Similar to the Harlins case in Los Angeles decades ago, Liang’s initial arrest received moderate coverage by the media. But it was his conviction that truly interested White America. Wen Liu, writing for the Journal of Asian American Studies, argued that Liang was “the first officer to be indicted since BLM’s call for police accountability began.” So while this was a victory for Black activists, it also brought national attention because of Asian American internal conflict. Dueling factions within the AAPI community fought between supporting racial justice and worrying that Liang was being made out as a scapegoat to protect White officers.
Within this latter group, Liu observes that their primary motivation was to fulfill an idealized construction of the American dream. Pro-Liang marches were splattered with so much patriotic imagery that they were hard to recognize as protests. This might seem hypocritical, given these protestors disagreeing with White society’s conviction of Liang, but most were upset about Liang’s treatment precisely because he had not been given the benefit of whiteness. The flags and anthems make perfect sense. Chinese Americans wanted Liang to be given honorary whiteness and de facto acceptance into a culture that seemed to now reject him, so much so that they banded around their desire to fight for his freedom.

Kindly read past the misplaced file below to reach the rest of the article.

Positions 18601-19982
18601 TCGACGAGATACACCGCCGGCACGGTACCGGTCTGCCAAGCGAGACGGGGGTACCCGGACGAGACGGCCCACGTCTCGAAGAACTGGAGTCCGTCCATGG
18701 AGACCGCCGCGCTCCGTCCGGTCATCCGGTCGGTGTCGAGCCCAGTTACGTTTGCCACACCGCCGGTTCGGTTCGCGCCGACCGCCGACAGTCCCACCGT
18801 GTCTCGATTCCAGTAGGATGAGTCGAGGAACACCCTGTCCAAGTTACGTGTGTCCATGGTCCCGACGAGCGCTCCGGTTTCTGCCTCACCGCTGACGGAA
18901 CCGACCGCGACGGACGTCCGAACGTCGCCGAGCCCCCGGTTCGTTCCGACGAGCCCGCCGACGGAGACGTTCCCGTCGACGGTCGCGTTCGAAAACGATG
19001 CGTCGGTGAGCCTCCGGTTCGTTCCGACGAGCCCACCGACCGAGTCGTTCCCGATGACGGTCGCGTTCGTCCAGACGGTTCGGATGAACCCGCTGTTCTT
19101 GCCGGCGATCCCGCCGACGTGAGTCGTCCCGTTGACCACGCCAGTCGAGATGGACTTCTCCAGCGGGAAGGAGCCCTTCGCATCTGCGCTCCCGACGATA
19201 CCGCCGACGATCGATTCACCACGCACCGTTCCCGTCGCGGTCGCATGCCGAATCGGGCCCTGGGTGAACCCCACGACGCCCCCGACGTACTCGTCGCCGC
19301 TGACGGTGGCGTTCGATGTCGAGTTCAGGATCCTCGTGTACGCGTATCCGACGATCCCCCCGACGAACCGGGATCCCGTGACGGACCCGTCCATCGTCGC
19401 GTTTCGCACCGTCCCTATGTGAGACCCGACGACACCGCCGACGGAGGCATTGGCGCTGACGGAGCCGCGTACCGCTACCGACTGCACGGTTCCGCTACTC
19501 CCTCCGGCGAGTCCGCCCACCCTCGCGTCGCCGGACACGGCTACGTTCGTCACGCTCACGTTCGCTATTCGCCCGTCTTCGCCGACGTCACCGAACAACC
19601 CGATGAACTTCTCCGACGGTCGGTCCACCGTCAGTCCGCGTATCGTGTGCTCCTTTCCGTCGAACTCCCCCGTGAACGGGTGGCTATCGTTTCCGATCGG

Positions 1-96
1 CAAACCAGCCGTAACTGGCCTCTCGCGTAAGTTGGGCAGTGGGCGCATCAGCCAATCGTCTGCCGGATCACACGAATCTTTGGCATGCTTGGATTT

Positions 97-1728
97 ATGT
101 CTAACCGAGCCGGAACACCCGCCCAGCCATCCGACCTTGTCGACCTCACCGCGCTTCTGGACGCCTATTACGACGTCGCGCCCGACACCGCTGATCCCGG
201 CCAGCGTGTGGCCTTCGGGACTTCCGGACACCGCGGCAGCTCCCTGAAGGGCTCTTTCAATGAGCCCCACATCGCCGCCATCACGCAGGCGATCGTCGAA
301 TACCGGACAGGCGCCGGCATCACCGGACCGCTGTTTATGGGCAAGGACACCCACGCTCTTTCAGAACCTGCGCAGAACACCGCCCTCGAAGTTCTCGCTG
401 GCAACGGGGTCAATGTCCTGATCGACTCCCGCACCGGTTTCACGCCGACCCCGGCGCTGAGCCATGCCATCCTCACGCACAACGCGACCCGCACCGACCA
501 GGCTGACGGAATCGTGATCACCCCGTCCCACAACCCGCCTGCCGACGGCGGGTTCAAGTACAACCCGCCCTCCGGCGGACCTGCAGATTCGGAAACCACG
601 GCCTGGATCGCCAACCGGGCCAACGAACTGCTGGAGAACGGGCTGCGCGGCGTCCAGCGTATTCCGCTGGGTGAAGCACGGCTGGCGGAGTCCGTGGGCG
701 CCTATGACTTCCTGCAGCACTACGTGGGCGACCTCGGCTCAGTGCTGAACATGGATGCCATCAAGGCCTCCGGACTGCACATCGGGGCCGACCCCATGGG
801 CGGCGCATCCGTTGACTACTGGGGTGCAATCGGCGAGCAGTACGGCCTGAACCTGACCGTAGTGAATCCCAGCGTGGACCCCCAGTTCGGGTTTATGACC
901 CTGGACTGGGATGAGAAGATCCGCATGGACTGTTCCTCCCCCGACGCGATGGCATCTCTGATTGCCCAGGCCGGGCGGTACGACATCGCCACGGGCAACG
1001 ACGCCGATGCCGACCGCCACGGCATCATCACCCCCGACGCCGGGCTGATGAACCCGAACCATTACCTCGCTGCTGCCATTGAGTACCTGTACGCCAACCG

A pro-Liang organizer, Wu Yiping, told NPR that the police officer’s conviction represented how “American society won’t give you rights. You have to fight for [them].” The meaning, of course, being that one must fight for the right to shoot a Black man dead without punishment, as Whites had the privilege of doing. The statement is rooted in anti-Blackness, yes, but even more critically it is drenched in the aspiration of whiteness that pervades the mindset of so many Asian Americans and Asian immigrants. Many of us have never felt truly welcome here, and that has only intensified the need to belong. The model minority enjoys their status as a model, but would much rather stop being a minority.